National Defense in Obama’s Second Term

Senator Jon Kyl (R, AZ (Ret)) outlined in a Wall Street Journal op-ed what we can see and expect from President Barack Obama during his second term.  It isn’t pretty.  On missile defense, Obama is doing this [emphasis added]:

  • The president is on course to systematically reduce America’s capabilities in both areas despite specific commitments he made while securing bipartisan support for the 2010 New Strategic Arms Limitation Treaty with Russia.
  • [Adding 14 ground-based interceptors in Alaska only] gets us back to the numerical level planned during the Bush administration—and without the technological improvements in ground-based interceptors, or GBIs, that the Bush administration supported.
  • US national missile defense will continue to rely on obsolete 1980s “kill vehicle” technology involving kinetic energy and small warheads.  At 44 GBIs, the system should be effective against the current threat from North Korea, but not against an attack from countries like Russia and China with more robust and mature capabilities.
  • US has canceled the final phase of the Europe-based missile-defense system, which was to have included NATO allies such as Poland as the hosts of sensors and other elements of the system. This will please Russia.
  • [T]he Aegis system the Navy uses to track enemy missiles and guide American ones will be less capable of protecting Europe—from Iran, for instance—and offer even less protection for the U.S. The assurance of deploying the final phase of missile defense in Europe was the Obama administration’s pretext for capping the improvement of America’s GBI system.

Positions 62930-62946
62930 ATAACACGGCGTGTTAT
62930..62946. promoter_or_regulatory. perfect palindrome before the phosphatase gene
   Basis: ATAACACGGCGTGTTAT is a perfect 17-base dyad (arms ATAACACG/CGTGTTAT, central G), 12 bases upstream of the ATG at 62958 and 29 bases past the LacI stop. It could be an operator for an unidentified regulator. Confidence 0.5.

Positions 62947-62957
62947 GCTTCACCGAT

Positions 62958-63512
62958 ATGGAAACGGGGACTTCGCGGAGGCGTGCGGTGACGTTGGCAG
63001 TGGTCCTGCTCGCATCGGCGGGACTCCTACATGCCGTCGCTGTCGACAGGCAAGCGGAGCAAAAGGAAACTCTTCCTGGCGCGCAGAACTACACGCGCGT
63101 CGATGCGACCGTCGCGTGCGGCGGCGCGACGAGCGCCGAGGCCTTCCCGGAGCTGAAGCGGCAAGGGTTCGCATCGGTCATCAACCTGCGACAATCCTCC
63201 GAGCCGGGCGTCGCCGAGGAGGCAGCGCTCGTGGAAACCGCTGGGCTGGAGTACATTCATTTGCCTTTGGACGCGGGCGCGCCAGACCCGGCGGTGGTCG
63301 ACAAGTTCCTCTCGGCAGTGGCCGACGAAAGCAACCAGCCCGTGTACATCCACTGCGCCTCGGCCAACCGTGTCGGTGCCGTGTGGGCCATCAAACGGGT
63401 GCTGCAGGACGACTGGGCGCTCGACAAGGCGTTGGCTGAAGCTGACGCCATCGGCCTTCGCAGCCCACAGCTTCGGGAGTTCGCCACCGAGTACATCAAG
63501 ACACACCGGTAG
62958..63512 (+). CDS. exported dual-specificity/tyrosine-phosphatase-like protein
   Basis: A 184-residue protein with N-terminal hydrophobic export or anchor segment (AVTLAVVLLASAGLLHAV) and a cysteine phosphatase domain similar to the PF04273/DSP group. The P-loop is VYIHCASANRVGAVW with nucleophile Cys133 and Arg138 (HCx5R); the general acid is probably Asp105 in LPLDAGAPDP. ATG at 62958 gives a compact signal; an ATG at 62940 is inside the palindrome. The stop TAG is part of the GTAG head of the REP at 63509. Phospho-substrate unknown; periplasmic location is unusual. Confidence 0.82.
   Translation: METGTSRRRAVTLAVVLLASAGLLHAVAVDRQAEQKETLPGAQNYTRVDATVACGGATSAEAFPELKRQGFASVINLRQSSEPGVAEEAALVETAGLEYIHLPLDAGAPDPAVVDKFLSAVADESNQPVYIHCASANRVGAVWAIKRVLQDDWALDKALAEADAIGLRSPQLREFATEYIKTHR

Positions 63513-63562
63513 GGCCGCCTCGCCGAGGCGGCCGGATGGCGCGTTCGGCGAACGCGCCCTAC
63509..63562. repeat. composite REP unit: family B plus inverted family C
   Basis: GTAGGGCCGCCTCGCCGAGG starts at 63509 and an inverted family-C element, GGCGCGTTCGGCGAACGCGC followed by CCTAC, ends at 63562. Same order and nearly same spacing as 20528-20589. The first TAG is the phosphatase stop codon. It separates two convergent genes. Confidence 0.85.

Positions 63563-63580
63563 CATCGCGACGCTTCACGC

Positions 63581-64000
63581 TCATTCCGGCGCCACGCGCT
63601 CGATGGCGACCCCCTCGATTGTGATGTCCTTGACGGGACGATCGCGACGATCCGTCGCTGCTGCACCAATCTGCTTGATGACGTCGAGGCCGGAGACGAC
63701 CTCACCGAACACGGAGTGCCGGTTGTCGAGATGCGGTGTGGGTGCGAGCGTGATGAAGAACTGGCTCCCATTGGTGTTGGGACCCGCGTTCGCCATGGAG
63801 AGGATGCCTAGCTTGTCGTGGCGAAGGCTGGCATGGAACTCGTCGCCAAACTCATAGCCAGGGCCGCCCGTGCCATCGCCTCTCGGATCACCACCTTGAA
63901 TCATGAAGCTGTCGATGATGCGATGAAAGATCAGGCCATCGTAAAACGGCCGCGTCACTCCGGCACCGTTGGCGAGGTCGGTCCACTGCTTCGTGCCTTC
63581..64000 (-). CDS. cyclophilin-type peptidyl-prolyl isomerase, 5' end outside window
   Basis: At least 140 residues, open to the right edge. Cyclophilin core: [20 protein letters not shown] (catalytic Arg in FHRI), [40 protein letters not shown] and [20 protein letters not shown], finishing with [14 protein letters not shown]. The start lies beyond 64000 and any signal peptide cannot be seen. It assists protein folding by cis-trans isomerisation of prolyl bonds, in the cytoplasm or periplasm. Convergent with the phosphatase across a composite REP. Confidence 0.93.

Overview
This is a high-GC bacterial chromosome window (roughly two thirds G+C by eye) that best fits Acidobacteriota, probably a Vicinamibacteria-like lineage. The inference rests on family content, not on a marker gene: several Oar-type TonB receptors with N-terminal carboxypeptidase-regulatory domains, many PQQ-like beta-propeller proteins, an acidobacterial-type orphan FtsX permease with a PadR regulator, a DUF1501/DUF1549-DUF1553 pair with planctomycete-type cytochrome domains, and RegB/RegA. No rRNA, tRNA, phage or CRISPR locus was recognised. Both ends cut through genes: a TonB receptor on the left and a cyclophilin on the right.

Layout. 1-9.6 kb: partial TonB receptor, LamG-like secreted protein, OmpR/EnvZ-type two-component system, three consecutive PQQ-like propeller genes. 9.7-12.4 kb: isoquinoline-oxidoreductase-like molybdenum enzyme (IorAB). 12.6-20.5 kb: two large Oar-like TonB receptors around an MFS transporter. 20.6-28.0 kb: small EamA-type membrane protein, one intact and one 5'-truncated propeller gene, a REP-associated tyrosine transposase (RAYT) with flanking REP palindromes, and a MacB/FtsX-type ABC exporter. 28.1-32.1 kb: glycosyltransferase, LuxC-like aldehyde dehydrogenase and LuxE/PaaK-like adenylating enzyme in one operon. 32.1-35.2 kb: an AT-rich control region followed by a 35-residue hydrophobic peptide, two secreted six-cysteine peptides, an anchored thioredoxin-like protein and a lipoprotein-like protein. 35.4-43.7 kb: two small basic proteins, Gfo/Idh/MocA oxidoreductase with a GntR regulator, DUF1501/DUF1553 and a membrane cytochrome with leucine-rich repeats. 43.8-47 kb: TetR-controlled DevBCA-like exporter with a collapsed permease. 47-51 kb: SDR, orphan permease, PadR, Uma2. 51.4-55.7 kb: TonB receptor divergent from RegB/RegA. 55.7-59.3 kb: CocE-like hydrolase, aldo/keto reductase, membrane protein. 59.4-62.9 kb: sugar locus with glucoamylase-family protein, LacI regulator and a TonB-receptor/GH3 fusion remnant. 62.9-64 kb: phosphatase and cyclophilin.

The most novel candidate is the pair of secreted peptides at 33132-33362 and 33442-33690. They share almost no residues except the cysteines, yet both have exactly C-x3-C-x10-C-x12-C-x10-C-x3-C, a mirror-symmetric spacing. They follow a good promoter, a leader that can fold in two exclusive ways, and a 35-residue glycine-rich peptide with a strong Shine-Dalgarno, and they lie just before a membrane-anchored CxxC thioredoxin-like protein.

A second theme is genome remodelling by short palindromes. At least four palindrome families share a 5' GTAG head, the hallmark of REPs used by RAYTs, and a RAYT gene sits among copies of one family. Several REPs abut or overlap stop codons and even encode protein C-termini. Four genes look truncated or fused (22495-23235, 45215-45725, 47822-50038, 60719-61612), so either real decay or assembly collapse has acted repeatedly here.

On strategic deterrent, Obama is doing this to our triad of ICBMs, SLBMs, and bomber fleet [emphasis added]:

  • Russia is preparing to field a new generation of intercontinental ballistic missiles (one type of which can carry as many as 15 warheads); Obama is still studying whether to develop its own modernized ICBMs.
  • Replacement of the Ohio-class nuclear-ballistic-missile submarine—the foundation of the sea-based leg of the triad—has been delayed for two years, leaving the force with only 10 boats.
  • No decision has been made on whether the next generation strategic-bomber force will even be capable of delivering nuclear weapons.
  • Energy Department and National Security Agency five-year budgets for modernization have been cut by some $4.4 billion.  That’s the same amount Obama had agreed to add to secure Senate support for the New Start treaty in 2010.
  • The building of a modern Chemical and Metallurgy Research Replacement facility for handling plutonium—critical to modernization and added to the Treaty Resolution of Ratification and in the president’s message to the Senate upon entry of the treaty into force—has been delayed at least five years—tantamount to killing it.

As Kyl puts it,

President Obama’s antipathy to both missile defense and our nuclear deterrent risks leaving the U.S. and its allies vulnerable not just to attack, but also to nuclear blackmail and proliferation.

This is a national disaster waiting to reverse the defeat of the Soviet Union.

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